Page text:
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Predictors of trips to food destinations Kerr, Jacqueline; Frank, Lawrence; Sallis, James F; Saelens, Brian; Glanz, Karen; Chapman, Jim May 20, 2012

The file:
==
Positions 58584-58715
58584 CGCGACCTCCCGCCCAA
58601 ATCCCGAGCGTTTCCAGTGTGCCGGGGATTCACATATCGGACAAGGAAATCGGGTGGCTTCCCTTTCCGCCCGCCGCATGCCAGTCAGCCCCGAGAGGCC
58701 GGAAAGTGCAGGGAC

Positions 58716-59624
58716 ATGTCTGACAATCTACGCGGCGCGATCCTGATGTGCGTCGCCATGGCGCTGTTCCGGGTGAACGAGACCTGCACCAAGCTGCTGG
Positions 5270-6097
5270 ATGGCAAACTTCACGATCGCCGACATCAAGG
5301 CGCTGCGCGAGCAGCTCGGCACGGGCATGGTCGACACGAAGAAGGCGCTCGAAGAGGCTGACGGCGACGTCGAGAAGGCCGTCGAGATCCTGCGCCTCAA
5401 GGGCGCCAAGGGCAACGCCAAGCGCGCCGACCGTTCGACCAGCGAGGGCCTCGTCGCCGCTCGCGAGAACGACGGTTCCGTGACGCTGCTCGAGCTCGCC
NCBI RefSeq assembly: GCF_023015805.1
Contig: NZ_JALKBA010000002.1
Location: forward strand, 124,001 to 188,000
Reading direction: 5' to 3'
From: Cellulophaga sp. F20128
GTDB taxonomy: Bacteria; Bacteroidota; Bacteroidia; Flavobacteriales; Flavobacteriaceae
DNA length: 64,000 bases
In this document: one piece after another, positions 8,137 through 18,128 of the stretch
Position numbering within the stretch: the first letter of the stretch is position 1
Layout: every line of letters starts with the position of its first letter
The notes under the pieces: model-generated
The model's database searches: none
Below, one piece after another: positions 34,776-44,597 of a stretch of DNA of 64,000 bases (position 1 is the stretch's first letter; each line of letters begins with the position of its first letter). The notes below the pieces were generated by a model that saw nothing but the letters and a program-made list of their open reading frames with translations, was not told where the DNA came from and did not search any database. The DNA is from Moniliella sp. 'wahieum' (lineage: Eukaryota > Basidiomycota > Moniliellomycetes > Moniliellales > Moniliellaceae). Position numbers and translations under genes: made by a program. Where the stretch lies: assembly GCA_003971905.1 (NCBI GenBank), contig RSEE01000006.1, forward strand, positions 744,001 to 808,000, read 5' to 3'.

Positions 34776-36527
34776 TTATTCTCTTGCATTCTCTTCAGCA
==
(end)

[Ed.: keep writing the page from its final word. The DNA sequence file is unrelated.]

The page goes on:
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RESEARCH Open AccessPredictors of trips to food destinationsJacqueline Kerr1*, Lawrence Frank2, James F Sallis3, Brian Saelens4, Karen Glanz5 and Jim Chapman6AbstractBackground: Food environment studies have focused on ethnic and income disparities in food access. Few studieshave investigated distance travelled for food and did not aim to inform the geographic scales at which to study therelationship between food environments and obesity. Further, studies have not considered neighborhood design asa predictor of food purchasing behavior.Methods: Atlanta residents (N = 4800) who completed a travel diary and reported purchasing or consuming food atone of five food locations were included in the analyses. A total of 11,995 food-related trips were reported.Using mixed modeling to adjust for clustering of trips by participants and households, person-level variables(e.g. demographics), neighborhood-level urban form measures, created in GIS, and trip characteristics (e.g. time ofday, origin and destination) were investigated as correlates of distance travelled for food and frequency of grocerystore and fast food outlet trips.Results: Mean travel distance for food ranged from 4.5 miles for coffee shops to 6.3 miles for superstores. Type ofstore, urban form, type of tour, day of the week and ethnicity were all significantly related to distance travelled forfood. Origin and destination environment, type of tour, day of week, age, gender, income, ethnicity, vehicle accessand obesity status were all significantly related to visiting a grocery store. Home neighborhood environment,day of week, type of tour, gender, income, education level, age, and obesity status were all significantly related tolikelihood of visiting a fastfood outlet.Conclusions: The present study demonstrated that people travel sizeable distances for food and this distance isrelated to urban. Results suggest that researchers need to employ different methods to characterize foodenvironments than have been used to assess urban form in studies of physical activity. Food is most oftenpurchased while traveling from locations other than home, so future studies should assess the food environmentaround work, school or other frequently visited destinations, as well as along frequently traveled routes.Keywords: Built environment, Food environment, Urban form, Travel, Nutrition, ObesityIntroductionSome studies document built environment-obesity asso-ciations [1-5]. Both physical activity environments andfood environments could contribute to the relationshipbetween obesity and urban form. It is well documentedthat neighborhood form (e.g., land use patterns) isrelated to physical activity [6-9], but evidence regardingthe relation of food environments to food purchasingpatterns and eating behaviors is limited [10,11]. In theUS, the number and distance to healthful food stores andrestaurants varies by neighborhood income and ethniccomposition [12-15]. Indeed, most food environmentstudies have focused on income and ethnic disparitiesin obesity rates and diet quality and their relationshipto availability of fast food restaurants and grocery stores[16-18]. However, most studies of food environments inthe U.S. have not considered urban form or other factorsthat impact access to food stores.Definitions of food environment access and availabilityhave included the number or density of food outlets in agiven area and/or home-to-food outlet distances [4]. Theoften-applied gravity model asserts that closer destina-tions are exponentially more attractive, saving time andmoney on travel [19]. Trip tour data, however, also indi-cate that people piece together trips and stops to be con-venient. Food outlet proximity is impacted by land usemix and street network patterns, with more griddedstreets and a mixture of retail and residential land usessupporting shorter trips and more travel by walking and* Correspondence: jkerr@ucsd.edu1University of California, San Diego, USAFull list of author information is available at the end of the article© 2012 Kerr et al.; licensee BioMed Central Ltd. This is an Open Access article distributed under the terms of the CreativeCommons Attribution License (http://creativecommons.org/licenses/by/2.0), which permits unrestricted use, distribution, andreproduction in any medium, provided the original work is properly cited.Kerr et al. International Journal of Behavioral Nutrition and Physical Activity 2012, 9:58http://www.ijbnpa.org/content/9/1/58cycling [6-8,20]. It is plausible that increased access tofood (and other destinations) near where someone livesmay result in less food purchasing to and from work andother destinations. One study showed that increased landuse mix where people live resulted in simpler tours (lessstops) to and from work [21]. Research has not yetexamined if access to and use of healthy food storesis greater in these more ‘walkable’ neighborhoods [10],although one study found distance from home to foodstores decreased with increasing population density, amarker of greater walkability [22]. The actual distancepeople go for food purchasing and the trip characteristicsare understudied.To date, environmental correlates of physical activityand obesity have been examined at scales up to a onemile buffer around residents’ homes [23,24], or evenshorter distances for children [25,26]. These distancesare reasonable estimates of how far individuals will walk,with the focus almost exclusively on environmentsaround the home, where it is assumed most physicalactivity occurs. Walkability of neighborhoods measuredat these scales is consistently related to walking fortransportation in adults [6-9]. In contrast, food environ-ment studies mostly assess communities [27] or neigh-borhoods, defined by census blocks or tracts [28].However, it is not clear what are meaningful scales ordistances for defining food environments and/or whetherfood outlet type is important to scale/distance considera-tions. Obesity rates may also be impacted by the type offood outlet (store type). For example, grocery stores tendto sell higher quality and cheaper fresh fruits and vegeta-bles [29,30], more low fat products and fresh productsthan fast food restaurants or convenience stores whichtend to sell processed foods commonly high in fat andsodium [29,31].The current study seeks to inform the understandingof the scale at which food purchasing from stores andrestaurants should be evaluated by documenting, thenexamining correlates of how far people actually travel forfood. The geographic scale at which food is obtained islikely a function of many factors including daily traveland commute patterns, presence of food options thatmatch individual preferences and other individual factors(e.g., age), land use around the residence, income, andprice. There is limited evidence on how far individualsactually travel for food [32] but getting food is the sec-ond most common travel purpose. Travel patterns forfood are not well understood and it is not clear whatproportion of food purchases are performed with homeas the starting point. Associations of the food environ-ment with diet and obesity could be obscured and resultsmay be misleading if we continue to assume that foodpurchasing occurs only near one’s residence, and/or touse the same buffer sizes to measure the foodenvironment as employed for physical activity environ-ment studies. The association between residential neigh-borhood and obesity may be particularly misleading forlow income ethnic groups most at risk for obesity,because these individuals spend large amounts of timeaway from their home neighborhood attending to familyand work responsibilities [33]. Previous studies of foodenvironments have not provided data on actual food pur-chasing behavior, where and when people buy food, andhow far they travel to buy food in a large sample withtrips extending beyond the local neighborhood.MethodsData collected for the cross-sectional SMARTRAQ (Strat-egies for Metropolitan Atlanta’s Regional Transportationand Air Quality; see www.act-trans.ubc.ca/smartraq)household travel survey in the 13-county Atlanta regionin 2001–2002 were analyzed. Data collection was stratifiedacross 4 ranges of income and household size and 5 levelsof residential density, meaning some population groupswere oversampled to ensure variation in socio-demo-graphics and urban form. Study method details are pub-lished elsewhere [5,23]. The overall response ratewas typical for travel surveys at 30.4%; partly reflectingsubstantial study demands on participants. Verbal con-sent was acquired from participants and the study wasapproved by the local ethical review board. While the pri-mary aim of the study was to study travel behaviors toinform transportation and air quality research and plan-ning, the data included trips for the recorded purposeof eating or purchasing food which allowed the currentanalyses to be performed.MeasuresThe aim of this study was to explore environmental, in-dividual and trip level factors related to shopping forfood. The analyses were framed by the ecological modelof behavior change that includes multiple levels of influ-ence and would include factors from multiple types ofenvironments e.g. home, work, school etc. Unfortunatelyin practice, most ecological studies to date focus only onthe home environment. This study collected informa-tion from each location that was visited to allow a morecomplete analysis of travel for food predictors.Participants completed a paper travel diary, recordingdestinations visited, travel mode and purpose, and timeof day across two days assigned by the research team toensure an even distribution of all weekday and weekenddays across the sample. Socio-demographic informationwas provided by a head of household in a recruitmentcall through the use of a computer aided telephone inter-view (CATI) protocol. Height and weight were reportedindividually by household members. BMI was computedas kg/m2.Kerr et al. International Journal of Behavioral Nutrition and Physical Activity 2012, 9:58 Page 2 of 10http://www.ijbnpa.org/content/9/1/58The built environment variables were created usingNetwork Analyst, which is an extension to the GIS soft-ware product developed by the ESRI corporation knownas ARCVIEW (ArcView GIS 3.2; ESRI Inc., RedlandsCA, 2000). GIS was used to assess the distance partici-pants traveled to food sources provided on the traveldiary and to define the urban form around each address.This study aimed to assess whether urban form vari-ables related to physical activity and obesity were alsorelated to food purchasing. A one kilometer road net-work buffer was developed around each trip origin,destination and home address to create urban formmeasures. A combination of county level Tax Assessorsparcel data and census data were used to measure resi-dential density and mixing of land uses, and street net-work files were used to measure street connectivitywithin the 1 kilometer buffer. These values were normal-ized for the sample and summed to create a measure ofdestination accessibility that has been related to bothwalking and vehicle miles travelled [21]. An index wasemployed to simplify the analyses because multiple loca-tions were being investigated (origins, destinations andhome) and comparisons across them could be made.These are the same methods published in two paperslinking built environment measures with physical activityand obesity in adults from SMARTRAQ [5,23].Car travel time and distance walked were calculatedusing GIS, with each trip, origin and destination fromthe travel diary placed on the street network. The short-est time (for car travel) and distance (for walking travel)between the origin and destination along the road net-work was computed. For car travel, expected travel timeswere developed based on time of day and direction oftravel to adjust for congestion level, using data from theAtlanta Regional Commission’s Regional Travel Model.Corresponding morning, afternoon, and off peak zone-to-zone link-based travel times for reported trips weredrawn from the regional travel model. The distances alongthe shortest route were then measured and employed inthe current analyses.Identifying food location typeFrom a list, participants indicated the primary and up tofour secondary activities they did at each destination andthe destination name and address. Destinations werecoded as food-related if one of the two food-relatedactivities (purchasing food or eating) was recordedamong the primary or secondary activities. Destinationsonly in which individuals indicated engaging in a food-related activity were categorized into food establishmenttypes based on location name.Food related activity destinations with food-relatedactivities included convenience stores, bars, schools, churches,hospitals, entertainment centers and malls. Most of thesewere excluded from analyses as there were few trips tothese destinations. Convenience stores were often visitedbut it was not clear that food shopping, as opposed toshopping for gas, had occurred. Many convenience storesare attached to gas stations, and there were few instancesof eating reported in these locations. Trips to five foodoutlets were evaluated including to fast food restaurants,sit down restaurants, grocery stores, coffee shops andlarge superstores.Destinations were assigned to the “fast food” categoryif they contained any of the following words: “burger,burrito, cafeteria, chicken, deli, food court, hot dog,pizza, sub, taco, wings”. Regional and national chainnames, e.g. Burger King, Kentucky Fried Chicken,Krystal, McDonald’s and Mrs. Winner’s, were alsoincluded in the “fast food” category. Locations withthe word “restaurant” in the name were included in thesit down restaurant group. After categorizing recordsinto the above categories the remaining set of locationswere reviewed for possible inclusion in the “restaurant”category. Locations were labeled sit-down restaurantsbased on a record-by-record review using known local/regional/nation restaurant chain names (e.g. Flying Biscuit,Fuddruckers, and Hard Rock Café), investigators’ know-ledge of the region, and internet searches for locationdescriptions. Locations with the word “grocery” in thename were reviewed and included in the grocery storescategory. Regional and national supermarket chains (e.g.Kroger, Publix), were also identified and included as‘grocery stores’. The coffee shop category was developedfrom locations categorized by the research team as“bakery, doughnut shop, coffee shop, etc.” or if the loca-tion name included any of these words; “bakery”,“doughnut,” “bagel,” “bread” or “coffee.” Locations werecategorized as “large superstores” if they were named oneof the following—Belk Department Store, Costco Ware-house, Home Depot, Goody’s Family Clothing, HomeDepot Expo, JC Penney, K-Mart, Kohl’s, Lowes, Rich’s,Sam’s Club, Sears, Target or Walmart. Although some ofthese stores are not principally food outlets, they wereincluded if food eating/purchasing was reportedby participants in these stores.Participants who completed the travel diary and indi-cated at least one food related activity in either day atone of the 5 food establishment categories describedabove were included in analyses.Variables included in the analysesFor these analyses only food destinations were consid-ered, and the immediate location before the food destin-ation was considered the trip origin. The distance fromthe origin location to the food outlet was examined. Thereturn trip was not included. For each trip origin anddestination location, destination accessiblity scores wereKerr et al. International Journal of Behavioral Nutrition and Physical Activity 2012, 9:58 Page 3 of 10http://www.ijbnpa.org/content/9/1/58calculated from the index combining land use mix, inter-section density and residential density. The urban formscores were split into tertiles based on these analyses.For these exploratory analyses simple trips wereconsidered in a set of predictive models. Travel be-havior research generally considers more complextours and trip chains [34,35]; often involving stopsbetween home, work or other major non-work loca-tions. To investigate the relationship between homeresidential environment and food purchasing a sim-ple home-food-home tour category was created. Thiscategory included only trips from home to a fooddestination followed by a return trip to home, with-out other stops. Similarly, a simple work-food-worktour category was created. This category includesonly trips from work to a food destination followedby a return trip to work, without other stops. Twoother simple tours were created: a home-food-worktour and a work-food-home tour. The analyses inves-tigated whether the travel behavior varieddepending on whether these types of tours occurred.Trip, personal and household variables were includedas correlates of distance traveled for food purchasing.Distance and frequency of visits to the five food destina-tions were compared by day of the week, origin of thetrip (home, not home) and urban form of the trip originand destination. Household level income (<$50,000,$50-74,000, $75,000+) and number of vehicles ownedwere compared for distance and frequency of travel.At the person level, gender, race (white/non white), edu-cation (college degree or not), work status and obesitystatus (BMI greater than or equal to 30 or less than 30)were related to the dependent variables distance andfrequency of travel.AnalysesThree dependent variables were analyzed; 1) Distancetravelled for food (in miles, continuous), 2) Visit toa fastfood restaurant (vs visit to any other food loca-tion) and 3) Visit to a grocery store (vs visit toany other food location). Mixed model analyses wereemployed adjusting for clustering of trips by participantand household.Environment factorsTertiles of destination accessiblity in the one kilometernetwork buffer around the origin and destination of thefood trip, and participants’ home was used.Trip factorsThese included day of the week (working day or not),whether the food trip started and ended at home,whether the food trip started and ended at work, the fivecategories of food locations (in the distance model only).Participant demographic factorsVehicles in the home, annual household income categor-ies, educational status, employment status, obesity status,race, and gender.ResultsA total of 116,541 trips were made by 7665 participants.Of these, 4800 participants made 11,995 trips thatincluded a food activity (e.g., purchasing or eating food)during a visit to one of the five types of stores identifiedfor these analyses. Across the two day diary period 31.1%of food trips were made to a grocery store, 29.9% to a sitdown restaurant, 19.2% to a fastfood outlet, 13.1% to asuperstore and 6.7% to a coffee shop which included afood purchase. Only 7% of all trips to a food outlet weremade on foot.Distance traveled to any food storeThe unadjusted mean distance travelled to each of thefive food locations (and standard deviations) and for eachindependent variable can be found in Table 1. Table 1also presents the results of the mixed methods modelingadjusting for person sampled and number of participantsin the household. The data represent the trips made overthe two day travel diary period.Participants travelled furthest for superstore foodshopping and the least distance to grocery stores andcoffee shops. Those living in less accessible environmentsor making trips to and from less accessible environmentstraveled farther.Participants travelled further to food stores when thetrip was part of a larger tour with differing origins anddestinations before and after the trip to the food loca-tion; i.e., work food home tour or home food work tour.When the tour was work food work, distances travelledwere shorter. Participants travelled farther on non-workdays for food.In the adjusted analyses, lowest income participants,non whites, and those without a degree travelled furtherfor food.Grocery storesTable 2 presents the percentage of trips made to the gro-cery store by environment, trip and person levelvariables and the results of the adjusted analyses. Thosestarting a trip from the least accessible neighborhoodwere less likely to visit a grocery store than those start-ing from the most accessible. Those travelling to ahighly accessible destination were less likely to visit agrocery store than those traveling to a medium access-ible community. The destination accessibility of thehome environment was not significant.People were more likely to travel to a grocery storewith a tour starting and ending at home and less likelyKerr et al. International Journal of Behavioral Nutrition and Physical Activity 2012, 9:58 Page 4 of 10http://www.ijbnpa.org/content/9/1/58to travel to a grocery store during a break from work (i.e.a work food work tour). Participants were less likely tovisit a grocery store on the way to work and more likelyto visit a grocery store on the way home from work.Participants, however, were most likely to visit a grocerystore on a non work day.Those in high income households were least likely tovisit a grocery store compared to low and mid incomegroups over the two day survey period. Those without acar were more likely to visit a grocery store than othertypes of food store. Men were less likely to visit a grocerystore than women. Relative to their counterparts, nonwhites, non-obese participants and older adults weremore likely to visit a grocery store.Fast food outletsTable 3 presents the results of the unadjusted andadjusted analyses for the dependent variable, visit to afastfood outlet.The accessibility level of the trip origin and destinationwas not related to visiting a fast food outlet. Trips tofastfood were more likely when the home neighborhoodenvironment was least accessible vs most accessible.Trips to fastfood were more likely to made on workdays than non work days. Tours to and from home wereless likely to result in a fastfood stop. Tours that startedand ended at work were more likely to include a visit toa fastfood restaurant. Tours from home on the way towork were more likely to include a fastfood stop. Toursfrom work on the way home were less likely to result ina fastfood stop.Men were more likely to visit a fastfood outlet thatwomen. Those earning less than $50K were more likelyto eat fastfood than those earning $75K or more. Thosewithout a college degree were more likely to visit a fas-tfood outlet. Older participants were less likely to visit afastfood outlet. Obese adults were more likely to visit afastfood restaurant.DiscussionIn this study of Atlantans, the lowest average distance trav-eled to a food establishment was greater than 4.5 miles. ThisTable 1 Distance to food storesUnadjustedmean distance(SD) in miles*AdjustedT statisticPvalueOutlet type visited on tripGrocery store 4.67 (4.35) −9.86 .001Sit down 6.10 (4.87) -.31 .75Fastfood 4.96 (4.41) −6.44 .001Coffee shop 4.50 (4.40) −7.02 .001Superstore 6.32 (4.77) RefDestination accessibility of trip origin locationLow 6.65 (4.51) 9.22 .001Medium 4.99 (4.59) 1.39 .16High 4.46 (4.57) RefDestination accessibility of trip destination locationLow 6.92 (4.85) 9.23 .001Medium 5.41 (4.59) 3.50 .001High 4.56 (4.44) RefDestination accessibility of home locationLow 6.40 (4.73) 5.54 .001Medium 5.32 (4.47) 3.19 .001High 4.47 (4.40) RefHome food home tourTrip not part of tour 5.34 (4.70) 1.32 .19Home food home tour 5.37 (4.44) RefWork food work tourTrip not part of tour 5.42 (4.66) 3.67 .001Work food work tour 4.38 (4.03) RefHome food work tourTrip not part of tour 5.32 (4.59) −5.67 .001Home food work tour 6.07 (5.38) RefWork food home tourTrip not part of tour 5.23 (4.54) −9.91 .001Work food home tour 6.51 (5.30) RefDay of the week of tripNon work day 5.36 (4.51) 2.33 .02Workday 5.34 (4.73) RefHousehold income level of trip participantIncome< $50,000 5.31 (4.73) 2.11 .04Income $50,000–74,000 5.39 (4.50) .54 .59Income $75,000 + 5.34 (4.65) RefVehicle ownership in household of trip participantNo vehicles 4.76 (5.56) −1.11 .27At least 1 vehicle 5.36 (4.62) RefGender of trip participantMale 5.36 (4.63) .82 .42Female 5.34 (4.63) RefEducation of trip participantNo degree 5.70 2.33 .02Degree 5.12 RefTable 1 Distance to food stores (Continued)Ethnicity of trip participantNon white 5.57 (4.78) 3.50 .001White 5.30 (4.60) RefEmployment status of trip participantDoes not work 5.31 (4.48) −1.61 .11Works 5.34 (4.73) RefAge (continuous) - −1.49 .14* adjusted for all independent variables as well as person taking the trip andnumber of people in household taking trips.Kerr et al. International Journal of Behavioral Nutrition and Physical Activity 2012, 9:58 Page 5 of 10http://www.ijbnpa.org/content/9/1/58is a much longer distance than the 1-km to 1-mile buffersaround homes that are often constructed in studies of phys-ical activity environments [23]. Therefore we have to becautious about interpreting the relationship between obesityif it is assumed that an individual’s food environment is con-stituted only or mostly within these buffers.Although many food trips are currently outside of theresidential neighborhood, a 1-km buffer is still a good in-dicator of food access that may be related to shorterjourneys, more walking for transportation and greatersupport of local food sources. Participants travelled fur-thest to larger superstores for food, as might be expectedbased on variety and cost considerations. The implica-tions for greenhouse gas emissions and air pollution forlonger trips to superstores should be evaluated relativeto potential efficiencies if fewer trips to obtain food over-all are made. Travel for food or food miles is becoming acentral focus of strategies to reduce greenhouse gasemissions [36].Food trips were longer when people started from anon-home location or lived in suburban type locationwithout connected streets, mixed land uses or high resi-dential density. Non-white, those without a degree, andlower-income subgroups travelled longer distances forfood, suggesting local food sources may be unavailableand travel to food may be an additional hardship for theunderserved. Increased time spent in cars may also berelated to obesity [23]. In one study, supermarkets wereon average 1.15 miles further away for residents of blackcompared with white neighborhoods [37]. In anotherstudy, researchers estimated that residents of low-incomeneighborhoods would have to travel more than 2 milesto have access to the same number of supermarkets asresidents of higher-income areas [32]. Our findings foractual travel distances for food indicated that local accessto foods around the home is less frequent than access tofoods along routes that occur as part of people’s everydaylives. This may be the result of home environments de-void of local food outlets. Examining accessibility alongcommon routes requires a completely different measure-ment strategy than focusing only on residential neigh-borhoods and could include use of GPS devices whichtrack individuals across multiple locations and routes[38]. This is consistent with current tour basedapproaches to modeling and predicting travelTable 2 Grocery store visitUnadjusted% *AdjustedT statisticPvalueDestination accessibility of trip origin locationLow 28.1 −3.02 .003Medium 34.3 .79 .43High 31.9 RefDestination accessibility of trip destination locationLow 29.4 1.65 .10Medium 34.4 4.28 .001High 29.5 RefDestination accessibility of home locationLow 28.0 −1.60 .11Medium 32.4 .39 .70High 32.7 RefHome food home tourTrip not part of tour 28.9 −7.47 .001Home food home tour 37.7 RefWork food work tourTrip not part of tour 32.9 9.73 .001Work food work tour 5.9 RefHome food work tourTrip not part of tour 31.8 4.78 .001Home food work tour 15.9 RefWork food home tourTrip not part of tour 29.5 −9.57 .001Work food home tour 44.9 RefDay of the week of tripNon work day 36.1 2.01 .05Workday 27.0 RefHousehold income levelof trip participantIncome< $50,000 35.6 3.53 .001Income $50,000-74,000 30.9 2.06 .04Income $75,000 + 27.6 RefVehicle ownership in household of trip participantNo vehicles 43.3 2.02 .04At least 1 vehicle 30.9 RefGender of trip participantMale 26.6 −5.70 .001Female 34.8 RefEducation of trip participantNo degree 31.9 -.46 .65Degree 30.5 RefEthnicity of trip participantNon white 36.8 5.79 .001White 29.7 RefEmployment status of trip participantDoes not work 37.6 .35 .73Works 28.7 RefTable 2 Grocery store visit (Continued)Obesity status (from BMI) of trip participantNot obese 32.1 −2.63 .009Obese (BMI 30+) 29.7 RefAge (continuous) 6.74 .001* adjusted for all independent variables as well as person taking the trip andnumber of people in household taking trips.Kerr et al. International Journal of Behavioral Nutrition and Physical Activity 2012, 9:58 Page 6 of 10http://www.ijbnpa.org/content/9/1/58behavior where food outlet visits are often a mid tourstop [20].Origin and destination environment, type of tour, dayof week, age, gender, income, ethnicity, vehicle accessand obesity status were all related to visiting a grocerystore. Home environment, day of week, type of tour, gen-der, income, education level, age, and obesity status wereall related to likelihood of visiting a fastfood outlet.Many of the same results were seen for the grocery storebut operating in the opposite direction. For examplemen were more likely to visit a fastfood outlet and lesslikely to visit a grocery store, and older adults were morelikely to visit a grocery store than a fastfood location.Fastfood outlet visitation (and dining out overall) mayrepresent a less healthy lifestyle with mostly high fat pro-cessed foods available, and grocery store visits may rep-resent a healthier lifestyle because fresh fruits andvegetables are available.More trips were taken to fastfood on working daysthan non working days (and vice versa for grocerystores). In particular, a break during the work day waslikely to include a fastfood trip, as was the journey towork at the start of the day. This suggests that when par-ticipants are pressed for time they resort to stopping forfastfood. Interventions could target these particular triphabits and suggest preparing a healthy breakfast andlunch at home and taking it to work to avoid such un-healthy stops or alternately the provision of healthfulfood options by employers.While it is now possible to order healthier options atfastfood outlets, the relationship between obesity andfastfood outlet visitation suggests that patrons are stillpurchasing high fat foods. Continuing to work on pro-grams to provide healthier options where stops are madeis important. One study found that visiting a fast foodrestaurant was a significant predictor of higher BMI andvisiting a grocery store a significant predictor of lowerBMI in women [39].Those starting a trip in a neighborhood with few desti-nations were less likely to travel to a grocery store, butthose traveling to a medium accessible environment weremore likely to visit a grocery store. This may reflect theavailability of parking at many grocery stores, which al-though surrounded by other destinations, would contrib-ute to the grocery store being in a moderately accessibleTable 3 Fastfood outlet visitUnadjusted% *AdjustedT statisticPvalueDestination accessibility of trip origin locationLow 18.3 -.60 .55Medium 18.4 −1.78 .08High 19.8 RefDestination accessibility of trip destination locationLow 18.5 −1.11 .27Medium 19.1 -.23 .82High 18.8 RefDestination accessibility of home locationLow 20.1 2.39 .02Medium 19.0 1.54 .12High 18.5 RefHome food home tourTrip not part of tour 21.2 7.13 .001Home food home tour 13.0 RefWork food work tourTrip not part of tour 18.0 −7.51 .001Work food work tour 34.9 RefHome food work tourTrip not part of tour 18.9 −1.93 .05Home food work tour 25.0 RefWork food home tourTrip not part of tour 19.8 5.68 .001Work food home tour 13.9 RefDay of the week of tripNon work day 16.1 −2.57 .01Workday 21.7 RefHousehold income level of trip participantIncome< $50,000 20.7 3.51 .001Income $50,000-74,000 18.8 1.53 .13Income $75,000 + 18.2 RefVehicle ownership in household of trip participantNo vehicles 19.8 .80 .42At least 1 vehicle 19.1 RefGender of trip participantMale 20.5 2.75 .006Female 18.0 RefEducation of trip participantNo degree 21.1 2.37 .02Degree 17.7 RefEthnicity of trip participantNon white 19.6 −1.28 .20White 18.9 RefEmployment status of trip participantDoes not work 16.2 1.79 .07Works 19.4 RefTable 3 Fastfood outlet visit (Continued)Obesity status (from BMI) of trip participantNot obese 17.9 −2.74 .006Obese (BMI 30+) 21.7 RefAge (continuous) - −5.50 .001* adjusted for all independent variables as well as person taking the trip andnumber of people in household taking trips.Kerr et al. International Journal of Behavioral Nutrition and Physical Activity 2012, 9:58 Page 7 of 10http://www.ijbnpa.org/content/9/1/58community. Some unexpected results were found forgrocery store visits, including low income participants,non whites and those without a vehicle visiting a grocerystore more often than other types of stores. Perhapsthose without a car cannot carry as much food withthem in a single journey and are more likely to makesmaller, frequent trips to the grocery store.The present study clearly shows that people get foodfrom a variety of locations, many of which are outside oftheir local community. Therefore, examining the residen-tial food environment alone is insufficient. Many trips topurchase food begin at locations other than home. Thissuggests studying locations that individuals frequent maybe more useful than estimating access to food onlyaround the home; many people spend as much or evenmore of their waking hours at work. One study foundthat fast foods restaurants tended to cluster aroundschools [40]. To date, few studies have investigatedwhether the availability of healthy or unhealthy foodsoutside of the residential environment, along the routesor ‘activity space’ of an individual, is related to diet orobesity [38]. One small study of migrants did collect atravel and food diary over a week period to assess accessto foods locally. [41]. A recent review also emphasizesthe need to study locations other than home neighbor-hoods and food environments associated with commut-ing behaviors [42]. Fruitful locations may be aroundworkplaces or along frequently traveled routes.Although the literature has documented some dispar-ities in obesity related to differences in healthy food ac-cess (6 out of 10 studies) [43], these studies have notdirectly assessed where food was purchased. Our studyindicated that income, ethnicity, and education wasrelated to distance travelled. Studies suggests thatfood deserts may be racially driven, not just incomerelated [44]. Another explanation comes from studiesthat have also shown that some population groupsspend large amounts of time traveling outside of theirhome environments due to work and care commitments[23,33]. Assessing food purchasing patterns outside ofhome neighborhoods may be particularly important forthis group.The strengths of this study were the large and diversesample as well as specific measures of places where indivi-duals purchased food. The limitations included use of anactivity-based travel survey that relied upon self-report oftrips and activities, and limiting the environment to anurban/suburban sample. One study indicated that dis-tances to food stores may be even greater in rural areas[22]. A two-day travel diary may not be representative orinclusive of the habitual food outlet visitation for an indi-vidual or a household. The response rate was lower thanfor a typical survey study, but the respondent burden forthe present study was higher, and there was no informationcollected about non-respondents. The study did not exam-ine the possible food stores that were available to travel to(and/or their quality), making it difficult to determinewhether respondents were making trade-offs regardingdistance to/from food outlets and quality; i.e., traveling fur-ther to get better quality or cheaper food, or simply choos-ing to purchase food while on a trip. More complex foodtours should be analyzed in future studies, and new techni-ques from transportation research may be enlightening,such as employing mental mapping of daily travel behavior[45]. Food trips were not compared to trips for otherpurposes.Enumerating food locations accurately [46] and con-ducting quality audits [29] are both labor-intensive pro-cesses that would be prohibitive for the 13-countyAtlanta region. This study would be strengthened by spe-cific food intake data or food purchasing receipts to con-firm what food locations were most impactingparticipants’ diet and weight. A recent study in theWaterloo Region of Ontario Canada known as “NEW-PATH” was patterned after the Atlanta SMARTRAQstudy but also included dietary data collection if a loca-tion was visited that involved a food purchase [47]. Ex-clusion of convenience stores due to the unclear activitycriteria was a study weakness as these are common loca-tions for food purchasing. Additional food locationsshould be considered beyond the five primary ones inthe current analyses and inclusion of food locationswhere food can be grown not just purchased may beinformative.The present study demonstrated that people travelledsizeable distances for food and this distance is relatedwith urban form. Results strongly suggest that research-ers need to employ different methods to characterizefood environments than have been used to operationalizebuilt environment in studies of physical activity. Further,food is most often purchased while traveling from loca-tions other than home, so future studies should assessthe food environment around work, school or other fre-quently visited destinations, as well as along frequentlytraveled routes. Increasing our understanding of travelpatterns to purchase food is important for improving ourhealth and the health of our environment.Competing interestThe authors have no competing interests to declare.Author details1University of California, San Diego, USA. 2University of British Columbia,Vancouver, Canada. 3San Diego State University and University of California,San Diego, USA. 4Seattle Children’s Research Institute and University ofWashington, Washington, USA. 5University of Pennsylvania, Pennsylvania,USA. 6Urban Design for Health, Washington, USA.Authors’ contributionJK analyzed the data, drafted and edited the manuscript. LF designed thestudy, collected the data, drafted and edited the manuscript. JS drafted andKerr et al. International Journal of Behavioral Nutrition and Physical Activity 2012, 9:58 Page 8 of 10http://www.ijbnpa.org/content/9/1/58edited the manuscript. BS drafted and edited the manuscript. KG drafted andedited the manuscript. 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Can J Public Health, .doi:10.1186/1479-5868-9-58Cite this article as: Kerr et al.: Predictors of trips to food destinations.International Journal of Behavioral Nutrition and Physical Activity 2012 9:58.Submit your next manuscript to BioMed Centraland take full advantage of: • Convenient online submission• Thorough peer review• No space constraints or color figure charges• Immediate publication on acceptance• Inclusion in PubMed, CAS, Scopus and Google Scholar• Research which is freely available for redistributionSubmit your manuscript at www.biomedcentral.com/submitKerr et al. International Journal of Behavioral Nutrition and Physical Activity 2012, 9:58 Page 10 of 10http://www.ijbnpa.org/content/9/1/58